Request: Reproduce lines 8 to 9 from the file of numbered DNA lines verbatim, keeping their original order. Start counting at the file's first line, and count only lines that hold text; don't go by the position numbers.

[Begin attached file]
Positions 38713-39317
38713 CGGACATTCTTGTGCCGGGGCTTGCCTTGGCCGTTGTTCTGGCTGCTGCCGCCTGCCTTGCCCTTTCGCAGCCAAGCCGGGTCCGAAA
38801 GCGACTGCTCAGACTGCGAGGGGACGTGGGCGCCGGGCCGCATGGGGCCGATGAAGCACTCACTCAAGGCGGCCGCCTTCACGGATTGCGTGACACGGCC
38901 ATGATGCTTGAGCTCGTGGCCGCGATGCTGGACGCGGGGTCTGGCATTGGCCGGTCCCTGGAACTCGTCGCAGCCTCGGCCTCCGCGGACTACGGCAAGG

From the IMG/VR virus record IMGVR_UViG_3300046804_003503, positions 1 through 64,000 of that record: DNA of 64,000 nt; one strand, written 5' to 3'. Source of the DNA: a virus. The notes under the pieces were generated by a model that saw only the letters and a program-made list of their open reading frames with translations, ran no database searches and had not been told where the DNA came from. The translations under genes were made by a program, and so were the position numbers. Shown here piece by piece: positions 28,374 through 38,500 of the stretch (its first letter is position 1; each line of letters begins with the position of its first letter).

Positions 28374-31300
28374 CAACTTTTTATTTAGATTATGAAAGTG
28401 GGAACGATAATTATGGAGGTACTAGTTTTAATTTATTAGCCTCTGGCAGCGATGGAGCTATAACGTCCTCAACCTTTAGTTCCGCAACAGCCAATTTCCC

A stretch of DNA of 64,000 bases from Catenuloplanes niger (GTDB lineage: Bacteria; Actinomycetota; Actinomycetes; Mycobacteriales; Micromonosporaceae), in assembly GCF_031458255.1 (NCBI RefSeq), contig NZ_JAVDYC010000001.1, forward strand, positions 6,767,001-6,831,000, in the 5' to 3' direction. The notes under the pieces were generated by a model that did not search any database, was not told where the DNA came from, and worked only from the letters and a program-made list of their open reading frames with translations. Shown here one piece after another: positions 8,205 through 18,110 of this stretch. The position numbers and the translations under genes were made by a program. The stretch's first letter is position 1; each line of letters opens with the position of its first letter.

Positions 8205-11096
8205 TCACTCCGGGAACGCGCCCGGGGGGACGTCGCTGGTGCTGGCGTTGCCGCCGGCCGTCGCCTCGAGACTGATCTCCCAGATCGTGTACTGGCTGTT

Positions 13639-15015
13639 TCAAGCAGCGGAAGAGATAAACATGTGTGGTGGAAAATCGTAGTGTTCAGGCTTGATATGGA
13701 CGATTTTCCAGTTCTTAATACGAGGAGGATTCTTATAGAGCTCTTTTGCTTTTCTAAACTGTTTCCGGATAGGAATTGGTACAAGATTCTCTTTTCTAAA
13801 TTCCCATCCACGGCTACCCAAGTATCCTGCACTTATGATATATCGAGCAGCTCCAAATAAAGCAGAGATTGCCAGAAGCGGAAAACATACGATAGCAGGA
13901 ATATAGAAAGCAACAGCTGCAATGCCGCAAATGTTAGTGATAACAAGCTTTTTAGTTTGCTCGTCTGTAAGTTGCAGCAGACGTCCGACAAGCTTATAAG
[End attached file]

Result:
28401 GGAACGATAATTATGGAGGTACTAGTTTTAATTTATTAGCCTCTGGCAGCGATGGAGCTATAACGTCCTCAACCTTTAGTTCCGCAACAGCCAATTTCCC

A stretch of DNA of 64,000 bases from Catenuloplanes niger (GTDB lineage: Bacteria; Actinomycetota; Actinomycetes; Mycobacteriales; Micromonosporaceae), in assembly GCF_031458255.1 (NCBI RefSeq), contig NZ_JAVDYC010000001.1, forward strand, positions 6,767,001-6,831,000, in the 5' to 3' direction. The notes under the pieces were generated by a model that did not search any database, was not told where the DNA came from, and worked only from the letters and a program-made list of their open reading frames with translations. Shown here one piece after another: positions 8,205 through 18,110 of this stretch. The position numbers and the translations under genes were made by a program. The stretch's first letter is position 1; each line of letters opens with the position of its first letter.